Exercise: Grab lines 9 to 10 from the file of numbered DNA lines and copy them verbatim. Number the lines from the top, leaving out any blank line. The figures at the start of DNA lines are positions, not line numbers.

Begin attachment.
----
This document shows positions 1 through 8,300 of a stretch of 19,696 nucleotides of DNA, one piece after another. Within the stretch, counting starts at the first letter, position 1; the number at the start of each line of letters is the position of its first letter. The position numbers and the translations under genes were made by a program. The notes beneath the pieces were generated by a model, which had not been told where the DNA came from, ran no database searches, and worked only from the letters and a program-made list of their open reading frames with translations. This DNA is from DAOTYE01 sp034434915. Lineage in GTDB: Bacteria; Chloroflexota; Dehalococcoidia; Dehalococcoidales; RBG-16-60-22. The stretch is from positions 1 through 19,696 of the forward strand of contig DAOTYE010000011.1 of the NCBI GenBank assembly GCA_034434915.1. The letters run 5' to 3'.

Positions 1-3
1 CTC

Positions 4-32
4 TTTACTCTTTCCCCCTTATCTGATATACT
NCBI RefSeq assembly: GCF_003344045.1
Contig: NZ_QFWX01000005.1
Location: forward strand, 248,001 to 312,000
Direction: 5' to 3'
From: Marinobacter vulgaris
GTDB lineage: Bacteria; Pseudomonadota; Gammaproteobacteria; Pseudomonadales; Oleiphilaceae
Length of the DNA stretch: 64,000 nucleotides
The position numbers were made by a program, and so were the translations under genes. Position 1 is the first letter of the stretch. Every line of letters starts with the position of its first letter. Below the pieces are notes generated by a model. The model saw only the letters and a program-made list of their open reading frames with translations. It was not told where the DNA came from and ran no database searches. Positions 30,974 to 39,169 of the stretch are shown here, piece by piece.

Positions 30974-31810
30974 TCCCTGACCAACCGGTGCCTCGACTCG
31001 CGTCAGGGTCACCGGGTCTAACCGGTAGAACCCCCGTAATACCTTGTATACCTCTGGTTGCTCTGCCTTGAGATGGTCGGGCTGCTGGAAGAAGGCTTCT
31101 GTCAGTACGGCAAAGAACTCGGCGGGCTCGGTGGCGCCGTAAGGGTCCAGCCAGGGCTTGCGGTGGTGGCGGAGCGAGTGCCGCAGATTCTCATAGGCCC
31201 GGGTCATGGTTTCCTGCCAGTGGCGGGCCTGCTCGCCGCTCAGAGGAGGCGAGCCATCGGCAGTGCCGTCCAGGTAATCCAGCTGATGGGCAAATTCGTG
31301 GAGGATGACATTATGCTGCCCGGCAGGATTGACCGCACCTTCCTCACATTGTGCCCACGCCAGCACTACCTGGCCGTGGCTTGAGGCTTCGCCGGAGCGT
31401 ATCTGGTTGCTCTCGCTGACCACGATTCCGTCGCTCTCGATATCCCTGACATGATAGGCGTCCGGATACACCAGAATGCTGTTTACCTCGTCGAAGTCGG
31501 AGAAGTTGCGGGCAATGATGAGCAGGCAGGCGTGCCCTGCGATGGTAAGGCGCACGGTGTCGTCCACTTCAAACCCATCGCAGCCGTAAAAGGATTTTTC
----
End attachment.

Direction: 5' to 3'
From: Marinobacter vulgaris